Israel election ads hold no surprises
May 10, 1996
Web posted at: 1 a.m. EDT (0500 GMT)
From Correspondent Jerrold Kessel
JERUSALEM (CNN) -- With only three weeks to go until the Israeli elections, the opposing political parties sought to home in on the critical undecided voters in their first state-funded political campaign ads.
The official advertisements, which are scheduled to run nightly until the May 29 elections, are the only way candidates can speak or be shown in the media in the remaining weeks of the campaign. A 1950s law, aimed at preventing media bias, bans their voices and pictures in regular broadcasts.
Analysts said that so far, the spots were boring and predictable. (689K QuickTime movie)
"Very few voters are the target audience right now. They are talking about a very tight race, tighter than they might admit. The so called floating votes are few and they are trying to get them," said Professor Akiba Cohen of Hebrew University.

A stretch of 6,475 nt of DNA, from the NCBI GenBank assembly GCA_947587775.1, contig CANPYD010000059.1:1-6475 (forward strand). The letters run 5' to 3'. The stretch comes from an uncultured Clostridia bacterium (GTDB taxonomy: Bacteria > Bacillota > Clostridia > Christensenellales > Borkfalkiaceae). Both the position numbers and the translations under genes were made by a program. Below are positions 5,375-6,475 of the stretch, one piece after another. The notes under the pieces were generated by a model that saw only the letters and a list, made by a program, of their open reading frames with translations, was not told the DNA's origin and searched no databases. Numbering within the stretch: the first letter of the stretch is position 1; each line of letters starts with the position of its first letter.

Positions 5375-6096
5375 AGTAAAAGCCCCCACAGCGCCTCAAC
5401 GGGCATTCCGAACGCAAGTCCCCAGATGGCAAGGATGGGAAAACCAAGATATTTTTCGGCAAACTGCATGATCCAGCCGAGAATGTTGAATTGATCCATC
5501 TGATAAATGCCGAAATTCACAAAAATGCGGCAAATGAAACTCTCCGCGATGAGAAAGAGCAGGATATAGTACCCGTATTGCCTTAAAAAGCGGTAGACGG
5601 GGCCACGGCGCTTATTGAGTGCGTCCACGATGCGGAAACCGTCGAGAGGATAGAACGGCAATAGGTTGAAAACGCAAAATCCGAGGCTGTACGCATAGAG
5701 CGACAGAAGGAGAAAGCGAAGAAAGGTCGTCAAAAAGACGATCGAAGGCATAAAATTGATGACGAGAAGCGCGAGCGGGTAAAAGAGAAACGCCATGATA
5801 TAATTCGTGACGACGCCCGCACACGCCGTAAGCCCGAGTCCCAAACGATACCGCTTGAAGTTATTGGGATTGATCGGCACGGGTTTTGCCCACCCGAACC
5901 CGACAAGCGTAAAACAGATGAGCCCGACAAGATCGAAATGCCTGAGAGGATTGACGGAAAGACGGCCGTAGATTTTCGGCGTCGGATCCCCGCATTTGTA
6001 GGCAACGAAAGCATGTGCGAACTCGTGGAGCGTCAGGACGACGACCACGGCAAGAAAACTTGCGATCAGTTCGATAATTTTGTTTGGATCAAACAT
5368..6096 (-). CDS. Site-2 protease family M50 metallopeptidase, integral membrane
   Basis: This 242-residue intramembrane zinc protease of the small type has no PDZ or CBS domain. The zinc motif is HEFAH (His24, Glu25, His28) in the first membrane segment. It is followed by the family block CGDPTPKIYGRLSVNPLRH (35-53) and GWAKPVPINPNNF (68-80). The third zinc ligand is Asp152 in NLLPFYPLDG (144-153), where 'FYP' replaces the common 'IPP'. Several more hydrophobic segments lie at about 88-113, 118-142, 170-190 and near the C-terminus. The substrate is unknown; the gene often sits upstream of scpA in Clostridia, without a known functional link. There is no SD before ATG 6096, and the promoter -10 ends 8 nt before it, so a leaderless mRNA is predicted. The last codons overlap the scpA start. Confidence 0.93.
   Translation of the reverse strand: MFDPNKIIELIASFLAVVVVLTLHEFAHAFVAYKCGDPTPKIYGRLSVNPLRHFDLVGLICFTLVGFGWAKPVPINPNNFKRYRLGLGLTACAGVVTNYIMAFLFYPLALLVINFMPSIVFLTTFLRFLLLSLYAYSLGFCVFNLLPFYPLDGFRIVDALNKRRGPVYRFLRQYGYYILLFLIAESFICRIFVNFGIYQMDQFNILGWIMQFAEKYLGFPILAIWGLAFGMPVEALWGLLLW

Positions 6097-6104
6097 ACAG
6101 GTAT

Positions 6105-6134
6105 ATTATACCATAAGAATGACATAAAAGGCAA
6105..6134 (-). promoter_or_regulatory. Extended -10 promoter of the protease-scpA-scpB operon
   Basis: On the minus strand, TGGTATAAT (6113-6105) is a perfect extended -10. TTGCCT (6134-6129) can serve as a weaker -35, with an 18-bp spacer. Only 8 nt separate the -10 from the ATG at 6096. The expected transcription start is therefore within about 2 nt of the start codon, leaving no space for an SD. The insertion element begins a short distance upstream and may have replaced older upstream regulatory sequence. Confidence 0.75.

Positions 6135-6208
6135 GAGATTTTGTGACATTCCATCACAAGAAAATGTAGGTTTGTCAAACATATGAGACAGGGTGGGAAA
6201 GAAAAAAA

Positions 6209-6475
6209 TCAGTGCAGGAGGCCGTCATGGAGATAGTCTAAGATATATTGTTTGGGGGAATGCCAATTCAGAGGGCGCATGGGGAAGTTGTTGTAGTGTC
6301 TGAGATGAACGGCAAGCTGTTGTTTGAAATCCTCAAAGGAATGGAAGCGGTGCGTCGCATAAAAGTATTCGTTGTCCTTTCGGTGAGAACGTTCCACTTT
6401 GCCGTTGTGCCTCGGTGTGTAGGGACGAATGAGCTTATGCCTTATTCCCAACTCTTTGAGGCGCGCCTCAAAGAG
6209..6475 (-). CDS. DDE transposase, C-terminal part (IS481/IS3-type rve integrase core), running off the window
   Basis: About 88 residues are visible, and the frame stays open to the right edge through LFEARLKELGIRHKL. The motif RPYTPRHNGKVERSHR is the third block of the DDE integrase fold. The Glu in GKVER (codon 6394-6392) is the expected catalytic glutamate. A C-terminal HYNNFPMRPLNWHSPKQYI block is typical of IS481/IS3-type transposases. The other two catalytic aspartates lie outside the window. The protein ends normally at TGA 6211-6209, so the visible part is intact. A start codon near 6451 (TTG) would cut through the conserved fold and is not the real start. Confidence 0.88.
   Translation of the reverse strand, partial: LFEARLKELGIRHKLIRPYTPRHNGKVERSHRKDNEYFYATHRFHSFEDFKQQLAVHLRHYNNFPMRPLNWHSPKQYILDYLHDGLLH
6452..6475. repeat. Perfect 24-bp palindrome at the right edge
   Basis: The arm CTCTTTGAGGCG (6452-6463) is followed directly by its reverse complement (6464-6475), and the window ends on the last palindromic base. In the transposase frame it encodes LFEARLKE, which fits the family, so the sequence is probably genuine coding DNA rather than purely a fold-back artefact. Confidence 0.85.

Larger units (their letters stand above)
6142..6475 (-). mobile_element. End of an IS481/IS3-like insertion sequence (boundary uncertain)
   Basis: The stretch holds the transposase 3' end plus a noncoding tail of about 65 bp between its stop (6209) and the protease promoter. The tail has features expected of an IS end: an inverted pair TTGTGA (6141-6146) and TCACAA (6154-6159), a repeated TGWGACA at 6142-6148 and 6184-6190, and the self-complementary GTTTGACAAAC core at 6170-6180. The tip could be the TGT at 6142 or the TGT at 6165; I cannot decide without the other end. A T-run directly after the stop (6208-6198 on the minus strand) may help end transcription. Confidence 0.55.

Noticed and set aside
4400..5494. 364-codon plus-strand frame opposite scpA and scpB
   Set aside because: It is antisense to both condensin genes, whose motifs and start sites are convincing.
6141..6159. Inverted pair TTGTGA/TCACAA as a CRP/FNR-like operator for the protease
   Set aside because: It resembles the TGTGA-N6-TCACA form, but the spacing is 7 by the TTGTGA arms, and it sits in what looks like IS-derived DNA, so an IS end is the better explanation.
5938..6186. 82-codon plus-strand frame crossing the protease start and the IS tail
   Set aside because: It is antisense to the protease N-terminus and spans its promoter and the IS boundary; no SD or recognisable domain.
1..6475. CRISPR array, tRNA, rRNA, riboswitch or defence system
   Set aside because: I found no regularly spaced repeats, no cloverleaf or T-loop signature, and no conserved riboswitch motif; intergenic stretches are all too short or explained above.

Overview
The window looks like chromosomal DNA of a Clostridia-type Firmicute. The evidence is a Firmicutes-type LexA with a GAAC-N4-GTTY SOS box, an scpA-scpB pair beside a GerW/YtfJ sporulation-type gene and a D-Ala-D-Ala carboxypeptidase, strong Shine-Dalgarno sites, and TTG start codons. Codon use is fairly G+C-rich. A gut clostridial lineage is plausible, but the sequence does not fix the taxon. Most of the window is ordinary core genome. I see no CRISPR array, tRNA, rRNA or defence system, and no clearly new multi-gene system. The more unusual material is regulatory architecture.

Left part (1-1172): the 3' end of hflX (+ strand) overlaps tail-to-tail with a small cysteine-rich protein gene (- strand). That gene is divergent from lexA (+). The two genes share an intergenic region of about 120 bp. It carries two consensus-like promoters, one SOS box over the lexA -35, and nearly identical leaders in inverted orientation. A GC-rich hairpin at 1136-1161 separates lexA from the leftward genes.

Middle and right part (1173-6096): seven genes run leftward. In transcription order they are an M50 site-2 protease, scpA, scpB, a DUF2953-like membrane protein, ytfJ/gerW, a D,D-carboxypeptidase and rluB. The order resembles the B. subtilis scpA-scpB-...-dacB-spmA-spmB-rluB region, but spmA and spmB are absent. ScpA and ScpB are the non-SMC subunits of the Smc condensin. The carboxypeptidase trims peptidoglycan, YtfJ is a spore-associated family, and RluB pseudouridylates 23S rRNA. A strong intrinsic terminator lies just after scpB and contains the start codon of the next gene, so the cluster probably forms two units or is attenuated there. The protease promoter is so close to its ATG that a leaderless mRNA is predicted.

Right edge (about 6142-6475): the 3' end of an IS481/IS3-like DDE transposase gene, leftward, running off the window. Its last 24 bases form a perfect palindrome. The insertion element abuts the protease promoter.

In the all-important drive for the undecided and first-time voters, the campaigns for the opposing Labor and Likud parties are remarkably similar despite the parties' distinct views of the future and the Middle East peace process.
In the ads, both parties use the national colors and almost the same slogans. Peace and security are the dominant twin themes.
Advertisements for current Prime Minister Shimon Peres, 72, of the Labor party, relied on images of his assassinated predecessor Yitzhak Rabin and presented Peres as a patriarch. (153K AIFF sound or 153K WAV sound)
The Lukid opposition party ads show candidate Benjamin Netanyahu, 47, as a yuppie figure and attempt to play on Israeli fears that Peres will give away Israeli land by showing pictures of him with Palestinian leader Yasser Arafat. (816K QuickTime movie)
In the ad, Netanyahu discounts arguments that he cannot deliver peace and compares himself to former Prime Minister Menachem Begin.
"Menachem Begin brought the first secure peace. I'll bring the next one," Netanyahu says. (196K AIFF sound or 196K WAV sound)
Social scientists aren't willing to predict how the nightly television campaigning will affect the new voters and the undecided voters who could be the decisive factor in who wins. But many viewers -- even those who are already sure how they'll cast their ballots -- are enjoying the political programs as refreshing entertainment.
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